CEC Bank

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CEC Bank
Industry Finance and Insurance
Founded 1 January 1865
Founder Alexandru Ioan Cuza
Enric Winterhalder (first director)
Headquarters Bucharest, Romania
Area served
Key people
Radu Graţian Gheţea – president
Products Commercial banking, Investment banking, Private banking, Asset management
Revenue Increase 82 bln RON (18,4 bln. €) (2015)
Profit RON 409,000 (2015)
Total assets RON 750,000 (2015)
Website www.cec.ro

CEC Bank (prior to May 6, 2008 Casa de Economii și Consemnațiuni, but already known then as CEC),[1][2] is a state-owned Romanian banking institution.[3][4]

In 1990, shortly after the Romanian Revolution of 1989, CEC had a 32.9% share of the Romanian market for banking; by 2006 this had fallen to 4.03%.[5] At the end of 2009, CEC Bank had 1,351 branches, more than 800 of which were in rural Romania, many with only one or two employees.[6] As of August 2009, the bank had 2.7 million customers.[7]


CEC was founded in 1864—five years after the union of the two Danubian Principalities, and more than a decade before the Romanian state as such—as the Casa de Depuneri și Consemnațiuni[4] (literally "Deposits and Consignments House"[8] but effectively "Deposits and Consignments Bank": the Romanian casa is used analogously to the French caisse; both are related to the English cash[citation needed]). In 1880, the name was changed to Casa de Depuneri, Consemnațiuni și Economie[4] ("Deposits, Consignments and Savings House").[8] In 1881, the financially independent Casa de Economie ("Savings Bank"), was set up under its aegis.[4][8]

The CEC Palace shortly after its completion

In 1887, the cornerstone of the CEC Palace was set; the building opened as the bank's headquarters in 1900.[8] As of 2012, CEC Bank is still headquartered there, although the building has been sold to the municipality of Bucharest for an eventual museum; CEC Bank is leasing the building until they build or otherwise obtain an appropriate modern headquarters.[citation needed]

Romania entered World War One belatedly on the Allied or Entente side, and was largely overrun by the forces of the Central Powers.[citation needed] A portion of the bank's management remained in occupied Bucharest, while another portion relocated to Iași, in Northeast Romania. Prime minister Ion I. C. Brătianu decided to send the Bank's treasury, as well as other assets including the treasury of the National Bank of Romania, to Iași and later to Moscow.[8]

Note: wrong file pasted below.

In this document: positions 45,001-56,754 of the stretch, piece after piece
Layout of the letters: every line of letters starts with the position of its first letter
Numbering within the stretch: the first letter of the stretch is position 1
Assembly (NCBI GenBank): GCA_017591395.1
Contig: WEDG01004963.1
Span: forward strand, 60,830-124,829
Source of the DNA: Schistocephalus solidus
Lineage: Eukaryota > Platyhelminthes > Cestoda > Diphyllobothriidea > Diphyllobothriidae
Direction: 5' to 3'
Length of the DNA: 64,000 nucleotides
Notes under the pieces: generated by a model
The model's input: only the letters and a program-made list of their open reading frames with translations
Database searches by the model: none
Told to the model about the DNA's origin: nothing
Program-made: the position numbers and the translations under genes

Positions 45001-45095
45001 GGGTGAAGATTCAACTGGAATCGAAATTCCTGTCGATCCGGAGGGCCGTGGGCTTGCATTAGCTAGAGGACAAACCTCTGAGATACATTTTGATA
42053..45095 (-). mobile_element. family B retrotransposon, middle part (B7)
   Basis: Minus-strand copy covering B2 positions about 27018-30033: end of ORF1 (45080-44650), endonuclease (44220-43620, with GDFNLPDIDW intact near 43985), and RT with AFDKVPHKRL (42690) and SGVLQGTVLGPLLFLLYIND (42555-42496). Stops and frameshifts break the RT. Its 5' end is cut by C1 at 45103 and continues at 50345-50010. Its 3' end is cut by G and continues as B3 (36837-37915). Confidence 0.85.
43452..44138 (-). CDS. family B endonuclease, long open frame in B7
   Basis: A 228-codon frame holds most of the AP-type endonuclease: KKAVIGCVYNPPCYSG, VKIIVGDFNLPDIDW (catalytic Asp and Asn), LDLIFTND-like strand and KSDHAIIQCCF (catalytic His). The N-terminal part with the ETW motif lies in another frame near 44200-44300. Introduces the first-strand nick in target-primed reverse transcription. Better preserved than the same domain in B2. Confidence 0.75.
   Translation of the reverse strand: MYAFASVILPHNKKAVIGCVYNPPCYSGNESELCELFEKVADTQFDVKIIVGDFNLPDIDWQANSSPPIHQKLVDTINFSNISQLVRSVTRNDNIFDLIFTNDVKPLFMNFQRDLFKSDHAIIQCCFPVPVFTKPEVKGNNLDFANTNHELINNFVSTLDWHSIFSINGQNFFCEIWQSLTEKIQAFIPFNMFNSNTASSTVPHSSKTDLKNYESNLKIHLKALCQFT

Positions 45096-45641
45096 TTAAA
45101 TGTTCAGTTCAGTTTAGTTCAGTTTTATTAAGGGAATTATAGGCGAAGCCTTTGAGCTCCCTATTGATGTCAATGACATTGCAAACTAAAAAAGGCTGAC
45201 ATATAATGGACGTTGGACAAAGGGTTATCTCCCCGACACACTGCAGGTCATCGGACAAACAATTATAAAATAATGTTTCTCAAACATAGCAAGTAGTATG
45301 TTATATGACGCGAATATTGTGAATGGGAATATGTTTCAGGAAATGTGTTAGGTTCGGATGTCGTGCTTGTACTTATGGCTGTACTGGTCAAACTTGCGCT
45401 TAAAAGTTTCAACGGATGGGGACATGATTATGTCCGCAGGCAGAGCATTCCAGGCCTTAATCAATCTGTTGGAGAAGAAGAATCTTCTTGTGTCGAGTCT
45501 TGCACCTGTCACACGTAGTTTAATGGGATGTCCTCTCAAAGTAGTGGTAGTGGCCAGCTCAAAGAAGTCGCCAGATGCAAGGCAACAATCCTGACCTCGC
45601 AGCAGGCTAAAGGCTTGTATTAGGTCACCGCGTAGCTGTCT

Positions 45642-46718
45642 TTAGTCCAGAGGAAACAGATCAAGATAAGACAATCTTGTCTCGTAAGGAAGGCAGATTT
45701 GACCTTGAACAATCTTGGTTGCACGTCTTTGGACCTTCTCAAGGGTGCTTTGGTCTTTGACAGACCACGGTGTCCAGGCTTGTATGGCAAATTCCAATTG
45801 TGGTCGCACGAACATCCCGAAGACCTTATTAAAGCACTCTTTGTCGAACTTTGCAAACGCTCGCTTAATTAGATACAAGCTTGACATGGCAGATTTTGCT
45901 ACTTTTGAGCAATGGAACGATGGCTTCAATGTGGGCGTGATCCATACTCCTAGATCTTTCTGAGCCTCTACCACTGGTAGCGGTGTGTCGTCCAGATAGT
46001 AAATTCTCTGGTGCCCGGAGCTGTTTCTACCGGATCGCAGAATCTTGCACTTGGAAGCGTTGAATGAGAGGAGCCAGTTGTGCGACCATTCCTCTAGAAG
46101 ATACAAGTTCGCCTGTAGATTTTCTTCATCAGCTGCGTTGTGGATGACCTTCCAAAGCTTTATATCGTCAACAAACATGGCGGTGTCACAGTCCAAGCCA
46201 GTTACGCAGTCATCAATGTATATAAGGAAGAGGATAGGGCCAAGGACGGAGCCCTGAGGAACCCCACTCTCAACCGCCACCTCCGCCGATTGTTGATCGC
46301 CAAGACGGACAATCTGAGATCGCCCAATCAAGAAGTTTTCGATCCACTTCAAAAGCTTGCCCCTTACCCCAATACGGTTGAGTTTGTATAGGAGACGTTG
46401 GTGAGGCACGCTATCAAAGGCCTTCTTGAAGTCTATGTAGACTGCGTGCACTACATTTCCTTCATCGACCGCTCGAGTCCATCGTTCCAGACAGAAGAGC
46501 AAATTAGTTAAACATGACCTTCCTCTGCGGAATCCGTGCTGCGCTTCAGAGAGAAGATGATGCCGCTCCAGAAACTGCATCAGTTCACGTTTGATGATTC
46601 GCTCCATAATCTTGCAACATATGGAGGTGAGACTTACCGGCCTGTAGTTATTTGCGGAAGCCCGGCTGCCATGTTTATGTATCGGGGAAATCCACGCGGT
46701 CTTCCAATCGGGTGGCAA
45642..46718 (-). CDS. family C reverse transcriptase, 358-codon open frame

Present building

In 1930, the Casa de Economie was spun off as an institution in its own right, the Casa Generala de Economii ("General Savings House" or "General Savings Bank"), which in 1932 became the Casa Naționala de Economii si Cecuri Postale ("Savings and Postal Cheques National House", "National Bank for Savings and Postal Cheques", etc.). The two entities were joined back together at the start of the Communist era, in 1948.[2][9]

In Communist Romania, CEC created a number of types of accounts, including passbook savings accounts with various combinations of interest and prizes, and opened branches throughout Romania. From 1970 to 1985, CEC made housing loans as well. After the 1989 revolution, CEC began activities such as granting loans to other banks and dealing in government securities. In 1996, Law No. 66 reorganized CEC as a joint-stock company with the Finance Ministry as its sole shareholder. Beginning in 2005, moves were made toward privatization.[2] A 2006 attempt at privatization was cut short when the government was dissatisfied with the bids.[10] The possibility of privatization has been in play as recently as January 2011.[11]


  1. ^ (in Romanian) "CEC Bank a lansat un credit pentru studii postuniversitare", Wall-Street.ro, 19 April 2012. Accessed 12 June 2012.
  2. ^ a b c Timeline – Continuation, cec.ro (CEC Bank). Accessed 13 June 2012.
  3. ^ (in Romanian) CEC Bank, majorare de capital de 55 mil. euro, originally published in the Romanian Business Standard, 29 July 2009. Accessed 12 June 2012 on money.ro.
  4. ^ a b c d (in Romanian) Despre CEC Bank – Tabel cronologic, cec.ro. Accessed 12 June 2012.
  5. ^ (in Romanian) Radu Ghețea, CEC Bank: Solvabilitatea băncii depășește 18%, originally published in the Romanian Business Standard, 24 November 2009. Accessed 12 June 2012 on money.ro.
  6. ^ (in Romanian) CEC Bank a acordat anul trecut credite cu valori cuprinse între 87 de lei și 25 milioane euro, originally from Mediafax, 7 February 2010. Accessed 12 June 2012 on money.ro.
  7. ^ (in Romanian) Anca Toma, Profitul brut al CEC Bank scade în 2009 la 19 mil. lei, 5 August 2009, money.ro. Accessed 12 June 2012.
  8. ^ a b c d e Timeline, cec.ro (CEC Bank). Accessed 13 June 2012.
  9. ^ (in Romanian) Despre CEC Bank – Tabel cronologic – Continuare, cec.ro. Accessed 14 June 2012.
  10. ^ Kelly Olsen, "Romania cancels CEC bank privatization, unhappy with bids", Associated Press, 22 December 2006
  11. ^ CEC Bank needs funds, privatisation seen likely, financiare.ro, 11 January 2011. Accessed 14 June 2012.

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